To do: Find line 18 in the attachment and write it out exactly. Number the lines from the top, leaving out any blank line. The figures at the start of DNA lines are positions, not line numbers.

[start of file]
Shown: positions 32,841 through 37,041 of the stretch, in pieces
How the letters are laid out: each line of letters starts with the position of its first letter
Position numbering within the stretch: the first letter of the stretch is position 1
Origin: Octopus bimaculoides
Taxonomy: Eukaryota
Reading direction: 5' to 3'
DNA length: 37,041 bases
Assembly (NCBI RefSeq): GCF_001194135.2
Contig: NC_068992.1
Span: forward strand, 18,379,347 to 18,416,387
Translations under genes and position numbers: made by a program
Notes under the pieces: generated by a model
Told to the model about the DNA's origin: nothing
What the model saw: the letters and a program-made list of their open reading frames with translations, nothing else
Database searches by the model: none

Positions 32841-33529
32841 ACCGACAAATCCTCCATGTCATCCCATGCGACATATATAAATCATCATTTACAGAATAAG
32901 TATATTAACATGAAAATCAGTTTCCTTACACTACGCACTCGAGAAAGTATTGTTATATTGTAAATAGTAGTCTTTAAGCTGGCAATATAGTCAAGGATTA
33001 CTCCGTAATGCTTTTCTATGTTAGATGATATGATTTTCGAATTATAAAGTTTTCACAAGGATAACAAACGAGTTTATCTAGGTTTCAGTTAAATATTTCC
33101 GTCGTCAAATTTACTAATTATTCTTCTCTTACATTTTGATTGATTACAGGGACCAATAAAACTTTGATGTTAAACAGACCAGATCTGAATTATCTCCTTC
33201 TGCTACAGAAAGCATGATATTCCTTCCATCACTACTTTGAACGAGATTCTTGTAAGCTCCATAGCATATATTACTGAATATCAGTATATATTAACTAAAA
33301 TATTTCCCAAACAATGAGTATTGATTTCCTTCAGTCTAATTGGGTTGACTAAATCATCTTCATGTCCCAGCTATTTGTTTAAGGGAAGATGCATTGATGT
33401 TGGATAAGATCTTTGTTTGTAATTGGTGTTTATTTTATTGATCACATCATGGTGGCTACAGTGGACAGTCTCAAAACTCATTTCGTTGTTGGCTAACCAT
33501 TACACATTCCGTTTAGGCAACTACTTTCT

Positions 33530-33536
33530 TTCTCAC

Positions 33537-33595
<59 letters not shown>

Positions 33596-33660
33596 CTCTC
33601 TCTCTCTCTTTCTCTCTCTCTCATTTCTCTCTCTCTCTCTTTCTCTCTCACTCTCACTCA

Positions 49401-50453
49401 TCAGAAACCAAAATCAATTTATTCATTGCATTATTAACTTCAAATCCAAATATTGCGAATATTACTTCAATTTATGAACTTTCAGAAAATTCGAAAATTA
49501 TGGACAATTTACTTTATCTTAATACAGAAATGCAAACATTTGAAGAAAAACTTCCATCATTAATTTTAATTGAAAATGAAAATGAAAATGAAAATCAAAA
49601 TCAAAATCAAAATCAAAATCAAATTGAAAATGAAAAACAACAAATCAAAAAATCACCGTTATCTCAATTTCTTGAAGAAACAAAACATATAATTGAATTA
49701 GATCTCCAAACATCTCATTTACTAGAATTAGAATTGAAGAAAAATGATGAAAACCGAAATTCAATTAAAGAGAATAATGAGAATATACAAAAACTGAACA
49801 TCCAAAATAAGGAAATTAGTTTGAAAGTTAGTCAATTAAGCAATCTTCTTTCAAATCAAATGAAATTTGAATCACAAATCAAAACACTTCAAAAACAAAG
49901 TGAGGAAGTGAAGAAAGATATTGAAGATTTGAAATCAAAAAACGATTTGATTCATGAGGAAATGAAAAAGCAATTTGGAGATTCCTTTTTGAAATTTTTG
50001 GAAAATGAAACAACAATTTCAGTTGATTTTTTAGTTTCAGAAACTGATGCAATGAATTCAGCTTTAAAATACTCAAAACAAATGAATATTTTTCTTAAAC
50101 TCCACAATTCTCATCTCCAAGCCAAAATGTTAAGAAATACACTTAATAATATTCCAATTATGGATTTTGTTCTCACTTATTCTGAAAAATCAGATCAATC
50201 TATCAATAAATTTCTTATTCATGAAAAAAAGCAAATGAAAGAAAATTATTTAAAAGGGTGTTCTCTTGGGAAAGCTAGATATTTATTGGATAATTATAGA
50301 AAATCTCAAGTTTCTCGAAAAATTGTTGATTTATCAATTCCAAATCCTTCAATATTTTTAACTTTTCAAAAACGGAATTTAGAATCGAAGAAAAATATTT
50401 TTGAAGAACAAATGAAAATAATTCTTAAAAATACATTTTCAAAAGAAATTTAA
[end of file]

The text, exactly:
32901 TATATTAACATGAAAATCAGTTTCCTTACACTACGCACTCGAGAAAGTATTGTTATATTGTAAATAGTAGTCTTTAAGCTGGCAATATAGTCAAGGATTA